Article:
The deadly shooting at Club Q in Colorado Springs has prompted questions this Thanksgiving week about Colorado's "red flag" law, and when it should be enacted.
CBS News Colorado took a closer look at state court data, discovering in El Paso County — the county where Colorado Springs is located — judges have denied 38 temporary and year-long petitions to take guns away from potentially dangerous people since the red flag law went into effect in 2020. That's more than any other county in the state, the data reveals.
The law allows anyone to put forward petitions called risk protection orders against people they believe may be too dangerous to own firearms. Both law enforcement and loved ones can file those petitions in court.
State court data shows El Paso County courts deny far more risk protection orders than they grant.
Since January 2020, El Paso County courts have denied 24 temporary risk protection order petitions and only granted 14.
They've denied 14 extreme risk protection order petitions, which last for a year, and only granted eight.
In Boulder County, where a mass shooting took place a year ago at a King Sooper's grocery store, no temporary risk protection orders have been denied since 2020, and only one year-long ERPO petition was denied. Two other top denying counties in the state were Denver and Arapahoe county courts, which have granted more than denied.
Denver courts denied 11 ERPO petitions and granted 76, while Arapahoe County courts have denied five ERPO petitions and granted seven.
"These extreme risk protection orders have the ability to take people's rights away from them, and those hearings are important, and we have to trust in the fact that the judges are looking at these, they're going through the specific merits of each case," Arapahoe County Sheriff Tyler Brown said.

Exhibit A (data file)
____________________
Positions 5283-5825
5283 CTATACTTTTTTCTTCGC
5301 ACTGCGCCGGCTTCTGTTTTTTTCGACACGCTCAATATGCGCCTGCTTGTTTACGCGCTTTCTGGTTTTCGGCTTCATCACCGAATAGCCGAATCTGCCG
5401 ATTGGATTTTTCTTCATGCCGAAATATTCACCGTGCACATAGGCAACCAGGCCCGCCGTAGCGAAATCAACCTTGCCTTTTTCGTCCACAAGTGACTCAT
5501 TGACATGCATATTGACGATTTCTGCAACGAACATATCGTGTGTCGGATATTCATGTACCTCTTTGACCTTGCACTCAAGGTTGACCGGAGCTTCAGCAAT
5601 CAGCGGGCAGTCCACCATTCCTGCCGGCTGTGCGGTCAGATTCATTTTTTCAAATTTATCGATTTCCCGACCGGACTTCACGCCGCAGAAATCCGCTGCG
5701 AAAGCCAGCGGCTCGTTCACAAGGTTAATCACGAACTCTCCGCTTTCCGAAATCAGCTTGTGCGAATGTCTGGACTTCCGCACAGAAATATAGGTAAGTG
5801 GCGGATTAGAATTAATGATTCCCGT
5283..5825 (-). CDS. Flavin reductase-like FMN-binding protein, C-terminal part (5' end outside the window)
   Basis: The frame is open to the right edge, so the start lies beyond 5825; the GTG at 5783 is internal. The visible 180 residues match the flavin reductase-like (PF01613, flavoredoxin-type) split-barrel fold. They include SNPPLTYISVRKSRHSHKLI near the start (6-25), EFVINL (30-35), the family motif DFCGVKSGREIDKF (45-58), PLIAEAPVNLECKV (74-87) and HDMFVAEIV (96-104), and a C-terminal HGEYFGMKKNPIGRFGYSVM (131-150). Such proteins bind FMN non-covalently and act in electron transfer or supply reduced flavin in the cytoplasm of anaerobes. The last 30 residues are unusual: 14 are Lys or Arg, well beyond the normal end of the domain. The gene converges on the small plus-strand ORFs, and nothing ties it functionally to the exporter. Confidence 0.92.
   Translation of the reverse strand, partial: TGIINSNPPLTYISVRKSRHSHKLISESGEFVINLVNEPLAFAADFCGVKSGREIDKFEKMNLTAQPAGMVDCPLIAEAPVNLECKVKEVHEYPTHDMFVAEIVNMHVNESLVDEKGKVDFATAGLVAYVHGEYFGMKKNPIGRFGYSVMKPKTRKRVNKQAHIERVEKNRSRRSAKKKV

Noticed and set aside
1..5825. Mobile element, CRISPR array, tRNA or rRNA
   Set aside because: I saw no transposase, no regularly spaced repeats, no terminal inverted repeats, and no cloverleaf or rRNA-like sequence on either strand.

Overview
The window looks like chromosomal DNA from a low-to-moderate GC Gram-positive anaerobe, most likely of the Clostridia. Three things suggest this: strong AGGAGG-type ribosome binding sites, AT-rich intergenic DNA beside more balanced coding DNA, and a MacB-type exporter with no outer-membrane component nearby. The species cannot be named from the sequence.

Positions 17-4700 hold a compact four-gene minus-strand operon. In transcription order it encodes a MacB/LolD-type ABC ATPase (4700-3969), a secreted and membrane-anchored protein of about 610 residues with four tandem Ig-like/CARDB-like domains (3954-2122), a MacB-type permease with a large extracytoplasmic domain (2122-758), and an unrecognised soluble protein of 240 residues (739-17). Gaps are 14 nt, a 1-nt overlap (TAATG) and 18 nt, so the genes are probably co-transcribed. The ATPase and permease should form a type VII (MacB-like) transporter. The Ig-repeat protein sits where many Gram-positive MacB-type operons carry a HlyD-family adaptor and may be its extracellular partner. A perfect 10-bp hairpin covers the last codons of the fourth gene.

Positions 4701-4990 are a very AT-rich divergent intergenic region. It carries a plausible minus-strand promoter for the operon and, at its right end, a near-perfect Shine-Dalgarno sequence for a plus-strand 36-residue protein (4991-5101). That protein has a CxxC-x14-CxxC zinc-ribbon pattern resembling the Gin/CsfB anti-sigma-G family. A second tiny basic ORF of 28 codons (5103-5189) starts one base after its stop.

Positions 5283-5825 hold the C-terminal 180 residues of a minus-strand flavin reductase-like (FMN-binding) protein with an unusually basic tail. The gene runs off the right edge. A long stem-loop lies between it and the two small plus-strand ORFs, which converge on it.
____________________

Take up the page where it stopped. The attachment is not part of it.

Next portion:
Brown says ERPOs can be a life-saving tool in certain circumstances.
"I think when somebody poses a risk to themselves or somebody else, the likelihood of successfully harming somebody increases exponentially when you involve a firearm, and if we have a tool in our tool belt that allows us to protect an individual from themselves and protect the surrounding community, we should have the opportunity to be able to use it," Brown said.
He says it's important for loved ones to speak up if they know of someone who may be a risk to others.
"We had one where it was a spouse who came forward and petitioned the court... and he was in court and recognized that there was something going on that that needed to happen," Brown said. "Family members have the most intimate knowledge of what's going on in somebody's day-to-day life and it only makes sense that they will be the ones that would petition the court for that extreme risk protection order."
CBS News Colorado reached out to El Paso County courts, the El Paso County District Attorney's Office, and the El Paso County Sheriff's Office for comment, but we have not received a response.
However, the El Paso County Sheriff has been vocal in the past against Colorado's red flag law.
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